Case in point. I found that part of my job yesterday was "damage control" because of something a well meaning but non-SLP said to a family regarding their child's speech and language skills. What initially, for the family, was cause for concern and a sleepless night turned out to be a celebration after we spoke. One of the many things I LOVE about my job. The giver of the initial information was not trying to cause this family anxiety and I truly believe that they thought they were correct BUT in the end they were VERY incorrect and caused needless anxiety for my family.
I know we can't stop situations such as this from happening BUT we can try to become more responsible professionals and more responsible consumers by going to the "expert" and not accepting information as truth if it doesn't come from the person who is trained in that area.
As a professional that has worked on countless pediatric therapy teams...I may THINK I know what a child needs in terms of core support for feeding because I've dealt with this issue on other teams, with other therapists and perhaps with my own child BUT I should NOT suggest or state as fact that "this is what you need to do" because it is NOT my area of expertise. I should say "check with your child's physical therapist to see what they would recommend for increasing core support." ALWAYS defer to the expert in that area. This is ESPECIALLY true when "labeling" certain behaviors ("So and so did things like that and they have Autism") and stating age levels ("oh well, my child does the same thing and we were told that her language age is ______"). As an SLP, with many years under my belt of evaluation and treatment I STILL need to refer to my evaluation materials to get accurate age levels and I'm the "expert!"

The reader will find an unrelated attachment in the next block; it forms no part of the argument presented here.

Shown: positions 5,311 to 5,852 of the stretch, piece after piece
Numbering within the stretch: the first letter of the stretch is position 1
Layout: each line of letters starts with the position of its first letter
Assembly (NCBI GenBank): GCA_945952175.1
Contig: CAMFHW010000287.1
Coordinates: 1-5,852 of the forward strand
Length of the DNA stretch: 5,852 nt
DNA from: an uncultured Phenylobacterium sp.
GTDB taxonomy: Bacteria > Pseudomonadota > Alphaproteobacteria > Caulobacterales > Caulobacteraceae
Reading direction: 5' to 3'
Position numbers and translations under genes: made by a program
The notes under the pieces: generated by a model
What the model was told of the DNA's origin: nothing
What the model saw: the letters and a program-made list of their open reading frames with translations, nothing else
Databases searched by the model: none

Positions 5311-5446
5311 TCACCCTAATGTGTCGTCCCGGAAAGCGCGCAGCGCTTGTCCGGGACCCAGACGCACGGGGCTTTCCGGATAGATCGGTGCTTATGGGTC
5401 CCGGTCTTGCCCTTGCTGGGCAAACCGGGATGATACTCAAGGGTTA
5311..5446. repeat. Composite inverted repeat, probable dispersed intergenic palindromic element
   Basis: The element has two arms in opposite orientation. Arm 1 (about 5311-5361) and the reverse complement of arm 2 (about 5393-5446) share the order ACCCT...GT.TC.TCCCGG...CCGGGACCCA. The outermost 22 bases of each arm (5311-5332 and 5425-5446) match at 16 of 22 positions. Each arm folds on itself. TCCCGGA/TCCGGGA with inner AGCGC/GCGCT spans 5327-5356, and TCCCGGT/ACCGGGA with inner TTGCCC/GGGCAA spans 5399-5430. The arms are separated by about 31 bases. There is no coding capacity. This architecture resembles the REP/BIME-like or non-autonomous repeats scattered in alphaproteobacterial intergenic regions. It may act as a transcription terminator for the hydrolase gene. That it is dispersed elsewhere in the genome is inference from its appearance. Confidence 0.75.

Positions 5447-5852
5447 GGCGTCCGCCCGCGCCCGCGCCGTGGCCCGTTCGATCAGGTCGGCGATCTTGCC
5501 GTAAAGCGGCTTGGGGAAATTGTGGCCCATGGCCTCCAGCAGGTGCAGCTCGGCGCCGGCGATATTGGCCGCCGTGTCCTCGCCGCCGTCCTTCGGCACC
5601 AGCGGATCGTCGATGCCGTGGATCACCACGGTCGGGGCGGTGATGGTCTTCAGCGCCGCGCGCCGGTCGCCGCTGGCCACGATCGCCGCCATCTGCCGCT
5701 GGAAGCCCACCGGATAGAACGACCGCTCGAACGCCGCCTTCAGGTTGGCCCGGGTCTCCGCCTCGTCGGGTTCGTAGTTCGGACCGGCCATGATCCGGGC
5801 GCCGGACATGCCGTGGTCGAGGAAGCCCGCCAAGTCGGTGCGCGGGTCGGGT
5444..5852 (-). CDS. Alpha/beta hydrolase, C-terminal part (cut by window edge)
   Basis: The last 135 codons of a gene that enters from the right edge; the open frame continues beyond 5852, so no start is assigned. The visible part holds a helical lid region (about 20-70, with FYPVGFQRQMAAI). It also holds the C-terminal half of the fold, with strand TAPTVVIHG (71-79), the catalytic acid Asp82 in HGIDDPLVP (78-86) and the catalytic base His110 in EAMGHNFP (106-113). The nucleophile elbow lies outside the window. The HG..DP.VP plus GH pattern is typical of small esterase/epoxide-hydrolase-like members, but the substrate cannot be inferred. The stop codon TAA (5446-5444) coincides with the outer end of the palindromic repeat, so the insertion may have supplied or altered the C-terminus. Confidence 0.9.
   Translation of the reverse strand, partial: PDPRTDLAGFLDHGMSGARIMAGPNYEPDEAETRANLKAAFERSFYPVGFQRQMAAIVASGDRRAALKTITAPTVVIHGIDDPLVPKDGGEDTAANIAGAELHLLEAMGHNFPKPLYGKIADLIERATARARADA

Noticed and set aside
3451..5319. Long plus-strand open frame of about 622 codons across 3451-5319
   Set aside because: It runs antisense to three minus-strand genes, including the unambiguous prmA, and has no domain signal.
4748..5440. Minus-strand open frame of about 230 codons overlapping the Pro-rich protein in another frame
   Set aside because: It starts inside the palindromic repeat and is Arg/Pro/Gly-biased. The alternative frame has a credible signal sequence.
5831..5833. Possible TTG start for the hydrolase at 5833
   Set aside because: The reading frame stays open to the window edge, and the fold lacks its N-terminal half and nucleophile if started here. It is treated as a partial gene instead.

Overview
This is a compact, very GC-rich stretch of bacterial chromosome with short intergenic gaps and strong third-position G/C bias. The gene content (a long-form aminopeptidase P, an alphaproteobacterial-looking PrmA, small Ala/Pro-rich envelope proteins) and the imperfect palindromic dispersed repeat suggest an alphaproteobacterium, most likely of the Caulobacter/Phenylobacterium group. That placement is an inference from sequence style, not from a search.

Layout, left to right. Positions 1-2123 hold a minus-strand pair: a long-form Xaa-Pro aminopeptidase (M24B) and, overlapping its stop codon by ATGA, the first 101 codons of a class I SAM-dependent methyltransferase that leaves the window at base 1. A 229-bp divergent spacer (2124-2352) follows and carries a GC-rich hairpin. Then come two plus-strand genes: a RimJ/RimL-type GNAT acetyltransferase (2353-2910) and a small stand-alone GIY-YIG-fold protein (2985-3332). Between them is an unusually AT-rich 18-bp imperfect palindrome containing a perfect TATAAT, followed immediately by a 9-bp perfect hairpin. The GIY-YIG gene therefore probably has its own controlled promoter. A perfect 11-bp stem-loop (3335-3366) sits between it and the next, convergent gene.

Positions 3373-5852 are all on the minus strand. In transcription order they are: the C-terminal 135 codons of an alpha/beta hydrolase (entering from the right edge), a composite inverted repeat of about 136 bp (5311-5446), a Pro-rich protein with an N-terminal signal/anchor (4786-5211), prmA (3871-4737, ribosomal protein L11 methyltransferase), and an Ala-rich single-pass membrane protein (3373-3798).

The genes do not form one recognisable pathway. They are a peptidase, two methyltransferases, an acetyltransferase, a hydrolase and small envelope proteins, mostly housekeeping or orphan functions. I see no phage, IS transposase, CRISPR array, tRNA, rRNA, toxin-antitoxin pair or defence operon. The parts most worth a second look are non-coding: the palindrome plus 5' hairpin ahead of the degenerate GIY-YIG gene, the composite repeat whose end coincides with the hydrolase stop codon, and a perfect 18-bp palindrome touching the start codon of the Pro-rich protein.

In this time of being inundated with information from the internet, books and friends we must still remember that there are specialized professionals for a reason. Even IF you think someone may be on to an answer when they suggest something.....ALWAYS go to the expert/professional in that area to confirm or deny that information. Further as professionals(especially those who work on "teams" with other disciplines) we MUST, even if we have seen it a thousand times, DEFER to the professional who treats the condition or we risk a situation as I shared above.
My personal favorites????? "he'll eat when he wants to" "oh, my brother didn't talk until he was 5 and he's fine" "oh, she's just a pointer and grunter kind of child."
Bottom line.....BE A RESPONSIBLE COMMUNICATOR WHETHER YOU ARE THE GIVER OR RECEIVER OF INFORMATION.